I didn’t mention that Liz has started to make jewelry- it’s very nice, sadly we can’t carry it for her as Willow’s doesn’t sell that well, but I do plan to take her over to Blake Brothers so she can get sterling silver findings to use. I’m sure she can get her stuff into shops- since she’s a business whiz.
Now that the holidays are winding down, I guess I’ll be able to start reading again, and next week you can expect some ruminating about some of the recap shows I’m sure I’ll be watching and listening too this week. I caught an interview with the great grandson of Charles Dickens who performs A Christmas Carol, and it was very cool to hear how he developed his show. Turns out the accent they used for hobbits in Jackson’s LOTR was a Devonshire accent. He used it for the Crachetts, and his Ghost of Christmas Present was Northumbrian, and his Scrooge was upper class London. I think that’s neat, although I suppose some wouldn’t care.

I’m going to finish with the recipe for the Finnish Butter Cookies and Lisa’s Cinnamon Horns because we’ve gone through three batches of the one and four of the other. So these are the popular ones- and two of the easiest. (It’s been a bitch doing the baking this year- I think the thermostat on the stove is broken- I often have to light it with a lighted skewer.)

1/2 cup (one stick) butter 2 cups flour
1 egg yolk
3/4 cup sour cream
Form two balls, chill, roll out to about a 9-10″ round, cut into 12 wedges (I use a pizza wheel), and sprinkle with cinnamon sugar, roll up, bake. temp: 350º time: 30 min yield: 24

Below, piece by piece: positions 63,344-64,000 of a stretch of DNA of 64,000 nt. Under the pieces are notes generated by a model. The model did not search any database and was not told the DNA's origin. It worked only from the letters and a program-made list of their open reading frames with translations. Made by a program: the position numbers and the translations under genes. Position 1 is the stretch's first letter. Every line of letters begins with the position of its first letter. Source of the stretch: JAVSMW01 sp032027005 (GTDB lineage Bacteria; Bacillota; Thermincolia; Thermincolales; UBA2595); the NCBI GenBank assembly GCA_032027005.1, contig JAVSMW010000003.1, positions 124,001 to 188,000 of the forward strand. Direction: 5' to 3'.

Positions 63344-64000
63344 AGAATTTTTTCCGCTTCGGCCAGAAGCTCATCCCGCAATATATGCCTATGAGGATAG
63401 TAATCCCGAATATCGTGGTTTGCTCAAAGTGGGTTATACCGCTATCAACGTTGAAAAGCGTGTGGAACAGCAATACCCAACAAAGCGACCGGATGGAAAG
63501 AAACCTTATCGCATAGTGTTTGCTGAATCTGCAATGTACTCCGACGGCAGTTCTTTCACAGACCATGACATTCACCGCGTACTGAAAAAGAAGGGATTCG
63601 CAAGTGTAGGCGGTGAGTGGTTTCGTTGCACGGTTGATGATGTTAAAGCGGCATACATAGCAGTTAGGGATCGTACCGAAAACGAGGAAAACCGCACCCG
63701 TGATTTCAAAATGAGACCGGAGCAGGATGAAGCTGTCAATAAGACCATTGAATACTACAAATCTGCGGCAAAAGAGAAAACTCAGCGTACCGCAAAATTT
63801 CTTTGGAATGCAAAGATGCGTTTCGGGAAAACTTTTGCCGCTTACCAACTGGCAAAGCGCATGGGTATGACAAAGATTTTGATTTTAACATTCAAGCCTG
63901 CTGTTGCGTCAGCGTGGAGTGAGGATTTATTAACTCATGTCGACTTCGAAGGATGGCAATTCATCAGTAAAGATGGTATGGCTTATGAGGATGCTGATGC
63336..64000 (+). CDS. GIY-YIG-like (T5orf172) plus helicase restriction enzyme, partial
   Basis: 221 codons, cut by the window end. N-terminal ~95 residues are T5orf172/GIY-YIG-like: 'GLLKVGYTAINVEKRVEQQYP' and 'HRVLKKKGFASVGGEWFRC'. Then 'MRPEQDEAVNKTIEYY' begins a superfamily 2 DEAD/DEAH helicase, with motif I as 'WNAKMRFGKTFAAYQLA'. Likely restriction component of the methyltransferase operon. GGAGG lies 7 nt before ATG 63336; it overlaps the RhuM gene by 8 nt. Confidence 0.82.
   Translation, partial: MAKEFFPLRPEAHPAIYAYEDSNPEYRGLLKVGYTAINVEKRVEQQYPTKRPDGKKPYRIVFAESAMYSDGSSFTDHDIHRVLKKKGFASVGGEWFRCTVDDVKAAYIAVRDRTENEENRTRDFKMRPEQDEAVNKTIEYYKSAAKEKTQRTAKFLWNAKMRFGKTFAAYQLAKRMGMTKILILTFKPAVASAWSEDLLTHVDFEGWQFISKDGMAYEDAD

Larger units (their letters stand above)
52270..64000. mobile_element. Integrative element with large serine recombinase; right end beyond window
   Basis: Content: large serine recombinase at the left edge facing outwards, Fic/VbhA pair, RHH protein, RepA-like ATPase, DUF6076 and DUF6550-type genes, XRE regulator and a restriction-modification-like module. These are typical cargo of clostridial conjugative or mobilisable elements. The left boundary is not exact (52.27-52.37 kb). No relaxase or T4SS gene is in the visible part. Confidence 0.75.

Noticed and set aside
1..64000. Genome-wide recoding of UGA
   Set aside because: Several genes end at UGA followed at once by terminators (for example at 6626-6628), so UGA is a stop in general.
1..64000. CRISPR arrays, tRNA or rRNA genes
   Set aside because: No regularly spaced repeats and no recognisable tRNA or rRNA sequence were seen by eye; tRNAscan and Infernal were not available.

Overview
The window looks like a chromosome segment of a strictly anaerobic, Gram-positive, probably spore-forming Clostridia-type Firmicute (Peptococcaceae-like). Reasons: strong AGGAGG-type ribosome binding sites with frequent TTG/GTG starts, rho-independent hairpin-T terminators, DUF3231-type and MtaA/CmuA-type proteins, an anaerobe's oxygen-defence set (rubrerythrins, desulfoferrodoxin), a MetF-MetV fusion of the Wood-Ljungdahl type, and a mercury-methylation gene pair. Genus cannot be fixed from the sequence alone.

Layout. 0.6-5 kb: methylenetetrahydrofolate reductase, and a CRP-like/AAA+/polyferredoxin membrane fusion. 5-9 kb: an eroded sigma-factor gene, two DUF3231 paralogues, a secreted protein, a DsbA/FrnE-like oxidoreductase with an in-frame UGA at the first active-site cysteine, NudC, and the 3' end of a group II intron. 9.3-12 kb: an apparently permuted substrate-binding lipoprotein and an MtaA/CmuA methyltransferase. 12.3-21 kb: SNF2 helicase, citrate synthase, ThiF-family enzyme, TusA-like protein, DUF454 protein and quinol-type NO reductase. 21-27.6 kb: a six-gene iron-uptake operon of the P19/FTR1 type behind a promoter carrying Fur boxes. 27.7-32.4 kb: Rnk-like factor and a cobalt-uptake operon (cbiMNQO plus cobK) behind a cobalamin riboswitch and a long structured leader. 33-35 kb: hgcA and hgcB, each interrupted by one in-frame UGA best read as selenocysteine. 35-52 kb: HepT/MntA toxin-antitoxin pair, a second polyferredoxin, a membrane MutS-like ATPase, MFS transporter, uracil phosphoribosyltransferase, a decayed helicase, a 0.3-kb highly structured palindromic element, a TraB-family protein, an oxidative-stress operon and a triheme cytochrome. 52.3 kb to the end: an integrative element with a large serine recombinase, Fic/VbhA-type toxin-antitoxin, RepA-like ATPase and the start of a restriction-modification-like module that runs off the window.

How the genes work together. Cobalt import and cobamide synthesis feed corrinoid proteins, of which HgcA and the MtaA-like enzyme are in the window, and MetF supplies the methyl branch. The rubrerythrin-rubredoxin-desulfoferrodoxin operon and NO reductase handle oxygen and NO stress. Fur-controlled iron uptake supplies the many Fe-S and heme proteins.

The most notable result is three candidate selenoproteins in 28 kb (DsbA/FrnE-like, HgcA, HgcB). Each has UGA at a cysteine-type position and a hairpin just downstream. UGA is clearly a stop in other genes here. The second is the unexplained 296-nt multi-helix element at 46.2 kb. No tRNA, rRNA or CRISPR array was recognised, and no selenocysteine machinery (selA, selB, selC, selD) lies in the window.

Mix : 5 sticks of butter

1 cup of sugar

5 cups of flour

It’s going to be grainy, but presses together when you work with it. I’ve tried rubbing the butter into the flour shortbread fashion first, then adding the sugar, or creaming the sugar into the butter, then adding the flour- they seem equally good. Three cheers for power mixers!
Roll into finger diameter snakes about as long as your pans. Make a dent along each band of dough, I use a chopstick. Bake, and heat
1 jar raspberry fruit preserves in a pyrex cup in the microwave for about 30 seconds, stir until evenly softened, and pour into the band in the bars. Bake another 10 minutes. Cut in bite sized pieces at an angle. Bake 20 minutes plus 10 min at 350º
You can, of course, divide the dough- perhaps into 3 or 4 smaller batches, and make variations with this fairly large batch- adding chopped almonds and a bit of almond extract to one, putting another through a cookie press, or adding lemon, peppermint, cardamom, or dipping some in chocolate. Or you could use a different flavor of jam- strawberry or apricot. But this is the one people go for around here.

1 cup powdered sugar 2 1/2 cups flour
1 cup butter pinch salt
1 egg red food coloring paste or powder is better
1 tsp vanilla
1 tsp peppermint extract or 1/2 tsp. peppermint oil 1 tbsp. creme de menthe
mix all but the food coloring together, divide in two, add food coloring to half- and add a bit more flour to make sure the two balls of dough are the same consistency. Cut each into 16 or 32 pieces, and roll into “snakes”. Twist the two colors together then roll lightly to make them into a single rod, curl into a cane shape.
time: 8-10 min temp.: 375º yield: 32 3″, 16 6″
“Hell, there are no rules here–we’re trying to accomplish something.”

Thomas Alva Edison (1847-1931)